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Know Your Rights: The Foreign Births Register

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Q: I wasn’t born in Ireland but I want to claim citizenship by descent from my Irish relatives. What are the rules?

A: You are eligible to claim Irish citizenship by descent if:

One of your grandparents was born in Ireland

or

One of your parents was an Irish citizen at the time of your birth but was not born in Ireland.

If you meet either of these qualifications, you can become an Irish citizen by registering your birth with the Foreign Births Register.

Q: What documents do I need to register my birth with the Foreign Births Register?

A: You need to have documents of your own and documents relating to your Irish relative. You should provide your own:

* Birth certificate
* State-issued identification
* Two proofs of address
* Four photographs

And you also need your Irish grandparent or parents:

* Birth certificate(s)
* Current State-issued identification (or their death certificate if they are deceased)
* More documents may be needed depending on your situation (for example, if you have changed your name or you were adopted).

Q: What is the cost?

A: The fees are:

€278 for an adult
€158 for a child

Q: I am an Irish citizen by birth but my child was not born in Ireland. Should I register their birth on the Foreign Births Register?

A: No, your child is automatically an Irish citizen. You can simply apply for an Irish passport for your child.
Read more about the Foreign Births Register on citizensinformation.ie.

You can call a member of the local Citizens Information Service in Kerry on 0818 07 7860. The telephone lines are staffed from 10am to 4pm from Monday to Friday. The National Phone Service is available on 0818 07 4000 Monday to Friday 9am to 8pm.

Alternatively, you can email on tralee@citinfo.ie or log on to www.citizensinformation.

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Killarney man to launch second Irish history book

By Sean Moriarty Killarney native Patrick O’Sullivan Greene will launch his second book in the Great Southern Killarney on December 2. O’Sullivan Greene explains Éamon de Valera’s mission to gain […]

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By Sean Moriarty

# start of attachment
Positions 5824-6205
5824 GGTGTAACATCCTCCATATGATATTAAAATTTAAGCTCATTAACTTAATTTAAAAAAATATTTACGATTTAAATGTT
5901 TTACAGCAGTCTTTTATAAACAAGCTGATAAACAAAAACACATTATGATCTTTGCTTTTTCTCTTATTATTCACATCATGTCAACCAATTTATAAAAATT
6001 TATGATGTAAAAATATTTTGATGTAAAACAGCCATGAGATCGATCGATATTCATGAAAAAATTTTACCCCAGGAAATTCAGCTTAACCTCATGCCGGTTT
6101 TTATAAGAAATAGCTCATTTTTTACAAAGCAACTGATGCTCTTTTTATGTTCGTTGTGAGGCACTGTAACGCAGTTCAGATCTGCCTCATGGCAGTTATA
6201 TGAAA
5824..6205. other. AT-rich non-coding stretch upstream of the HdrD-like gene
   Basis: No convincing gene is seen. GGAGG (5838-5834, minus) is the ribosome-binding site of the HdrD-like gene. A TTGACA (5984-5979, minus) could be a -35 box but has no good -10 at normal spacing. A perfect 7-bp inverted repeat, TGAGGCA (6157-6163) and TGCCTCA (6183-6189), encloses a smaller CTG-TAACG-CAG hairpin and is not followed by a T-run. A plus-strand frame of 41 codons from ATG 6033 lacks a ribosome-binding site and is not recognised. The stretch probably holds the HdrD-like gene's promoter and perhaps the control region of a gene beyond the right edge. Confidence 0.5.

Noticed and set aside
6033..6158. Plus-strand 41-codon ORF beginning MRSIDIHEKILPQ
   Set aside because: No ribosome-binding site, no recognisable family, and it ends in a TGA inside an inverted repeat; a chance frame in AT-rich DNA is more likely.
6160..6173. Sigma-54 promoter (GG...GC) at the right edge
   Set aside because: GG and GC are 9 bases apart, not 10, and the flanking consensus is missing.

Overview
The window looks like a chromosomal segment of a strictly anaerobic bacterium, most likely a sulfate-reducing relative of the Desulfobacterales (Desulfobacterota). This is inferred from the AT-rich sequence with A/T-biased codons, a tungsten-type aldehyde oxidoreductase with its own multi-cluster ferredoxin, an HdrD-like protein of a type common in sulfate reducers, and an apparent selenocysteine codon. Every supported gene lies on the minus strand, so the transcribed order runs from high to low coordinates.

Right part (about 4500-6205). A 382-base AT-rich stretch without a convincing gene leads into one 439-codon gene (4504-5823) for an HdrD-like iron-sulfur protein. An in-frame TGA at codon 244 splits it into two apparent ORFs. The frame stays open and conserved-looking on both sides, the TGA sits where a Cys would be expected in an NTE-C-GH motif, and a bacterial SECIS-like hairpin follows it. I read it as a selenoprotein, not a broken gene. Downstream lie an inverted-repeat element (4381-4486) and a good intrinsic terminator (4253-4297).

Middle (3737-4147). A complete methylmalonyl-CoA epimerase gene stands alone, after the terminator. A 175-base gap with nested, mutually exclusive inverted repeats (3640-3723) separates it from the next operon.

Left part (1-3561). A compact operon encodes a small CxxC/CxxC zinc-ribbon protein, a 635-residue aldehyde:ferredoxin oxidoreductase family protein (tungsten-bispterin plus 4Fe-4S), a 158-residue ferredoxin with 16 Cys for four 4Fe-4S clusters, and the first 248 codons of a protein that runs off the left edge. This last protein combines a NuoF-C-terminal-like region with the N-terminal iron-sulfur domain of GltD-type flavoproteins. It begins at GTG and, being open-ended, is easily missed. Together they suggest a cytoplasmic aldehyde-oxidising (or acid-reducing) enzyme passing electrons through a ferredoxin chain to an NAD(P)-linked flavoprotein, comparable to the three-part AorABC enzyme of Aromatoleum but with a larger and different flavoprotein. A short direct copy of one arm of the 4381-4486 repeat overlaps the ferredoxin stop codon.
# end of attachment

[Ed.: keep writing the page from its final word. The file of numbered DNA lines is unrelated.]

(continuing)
Killarney native Patrick O’Sullivan Greene will launch his second book in the Great Southern Killarney on December 2.

O’Sullivan Greene explains Éamon de Valera’s mission to gain recognition for the newly formed Irish republic in New York in 1919 in his latest book ‘Revolution at the Waldorf: America and the Irish War of Independence’.

Without American recognition and funding the young Irish Government was sure to fail against the might of the British Empire and the book tells the story of how de Valera and Ireland-based Michael Collins – much to the defiance of the British authorities at Dublin Castle – got the new State off the ground.

O’Sullivan grew up in New Street and is now based in Beaufort after a career in finance took him all over the world including Dublin, London, New York and France.

“Killarney is the natural place for me to launch the book,” he told the Killarney Advertiser.

“There will be an interesting mix of people there.”

O’Sullivan Greene published his first book, ‘Crowdfunding the Revolution: The First Dáil Loan and the Battle for Irish Independence’, in 2020.

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Caring group craft charity blankets

By Michelle Crean One community group have shown that they care deeply for others by crafting handmade blankets for charity. Using their range of skills and some colourful wool, members […]

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By Michelle Crean

One community group have shown that they care deeply for others by crafting handmade blankets for charity.

Using their range of skills and some colourful wool, members of Kilcummin Community Care worked together to make blankets for service users on the Kerry Cork Cancer Health Link Bus.

“Each blanket is assigned as a personal gift to the clients using the Cancer Link Bus and is kept by them,” Kate Fleming, Chairperson of Kilcummin Community Care, said.

The knitting of the squares to make the blankets began at a gathering in the Rose Hotel in 2018. It was a gathering of different volunteer groups.

The Kerry Cork Cancer Health Link Bus were requesting knitted squares to make blankets for the clients who were using their facilities, she explained.

“Kilcummin Community Care were knitting at the time, so it was decided to help out this worthy cause. We received donations of wool from people in the parish and surrounding areas. Kilcummin ICA also got involved in the efforts.”

During the two years of COVID-19, members of both organisations continued to knit and are still knitting to the present day.

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